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Am J Obstet Gynecol. 2005 Mar;192(3):862-7.

Risk factors for neonatal mortality among extremely-low-birth-weight infants.

Author information

1
Department of Community Health, Saint Louis University School of Public Health, St. Louis, MO, USA.

Abstract

OBJECTIVE:

The purpose of this study was to examine characteristics associated with neonatal mortality among extremely low-birth-weight infants (< or = 1000 g).

STUDY DESIGN:

A population-based, case-control study using linked Missouri birth and death certificates from 1989 to 1997 was conducted. Cases (n = 835) were defined as extremely low-birth-weight infants that died within 28 days of birth. Controls (n = 907) were randomly selected from extremely low-birth-weight infants that were alive at 1 year and were frequency matched to subjects by birth year and birth weight.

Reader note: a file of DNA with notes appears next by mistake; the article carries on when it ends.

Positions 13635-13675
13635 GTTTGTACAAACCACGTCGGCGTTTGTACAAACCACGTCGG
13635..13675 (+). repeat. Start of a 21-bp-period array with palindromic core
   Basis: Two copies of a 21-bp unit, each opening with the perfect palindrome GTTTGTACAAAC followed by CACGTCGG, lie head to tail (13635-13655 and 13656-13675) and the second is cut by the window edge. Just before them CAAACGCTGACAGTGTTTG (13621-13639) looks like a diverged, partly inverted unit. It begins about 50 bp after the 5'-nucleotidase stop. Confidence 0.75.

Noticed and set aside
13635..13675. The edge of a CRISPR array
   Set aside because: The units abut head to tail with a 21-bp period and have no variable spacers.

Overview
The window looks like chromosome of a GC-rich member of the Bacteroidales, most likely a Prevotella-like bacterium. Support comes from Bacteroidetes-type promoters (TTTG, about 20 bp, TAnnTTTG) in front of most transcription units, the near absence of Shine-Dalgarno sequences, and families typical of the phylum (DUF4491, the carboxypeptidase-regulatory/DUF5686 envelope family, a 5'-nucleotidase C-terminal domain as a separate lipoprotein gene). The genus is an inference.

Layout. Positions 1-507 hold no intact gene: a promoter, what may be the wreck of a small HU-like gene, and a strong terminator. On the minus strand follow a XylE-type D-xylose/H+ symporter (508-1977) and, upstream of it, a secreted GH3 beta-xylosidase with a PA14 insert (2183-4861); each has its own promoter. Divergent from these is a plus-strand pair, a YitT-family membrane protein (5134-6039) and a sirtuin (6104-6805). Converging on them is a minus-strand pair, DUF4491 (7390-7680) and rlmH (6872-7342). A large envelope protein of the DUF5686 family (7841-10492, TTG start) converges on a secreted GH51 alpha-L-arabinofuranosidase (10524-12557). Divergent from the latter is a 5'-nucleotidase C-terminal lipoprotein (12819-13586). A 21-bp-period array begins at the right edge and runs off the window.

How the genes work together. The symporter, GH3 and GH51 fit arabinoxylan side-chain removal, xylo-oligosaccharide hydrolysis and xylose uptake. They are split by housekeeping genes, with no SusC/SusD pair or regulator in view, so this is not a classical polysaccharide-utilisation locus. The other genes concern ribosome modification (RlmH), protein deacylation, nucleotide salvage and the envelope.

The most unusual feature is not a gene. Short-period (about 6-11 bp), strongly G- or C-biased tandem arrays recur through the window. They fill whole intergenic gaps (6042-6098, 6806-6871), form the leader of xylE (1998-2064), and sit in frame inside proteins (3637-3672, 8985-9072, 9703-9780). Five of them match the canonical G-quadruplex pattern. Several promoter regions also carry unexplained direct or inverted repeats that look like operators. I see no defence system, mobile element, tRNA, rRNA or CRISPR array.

RESULTS:

Infants born with severe congenital anomalies and at the youngest gestational ages were at greatest risk for neonatal mortality. Other significant risk factors included maternal age (< 18 and > 34 years), vaginal delivery, nontertiary hospital care, malpresentation, male gender, and small for gestational age. Black race and preeclampsia were protective against early death.

CONCLUSIONS:

The risk of neonatal mortality among extremely low-birth-weight infants was associated with several maternal, infant, and obstetric factors, some of which may be preventable.

PMID:
15746683
DOI:
10.1016/j.ajog.2004.07.029
[Indexed for MEDLINE]

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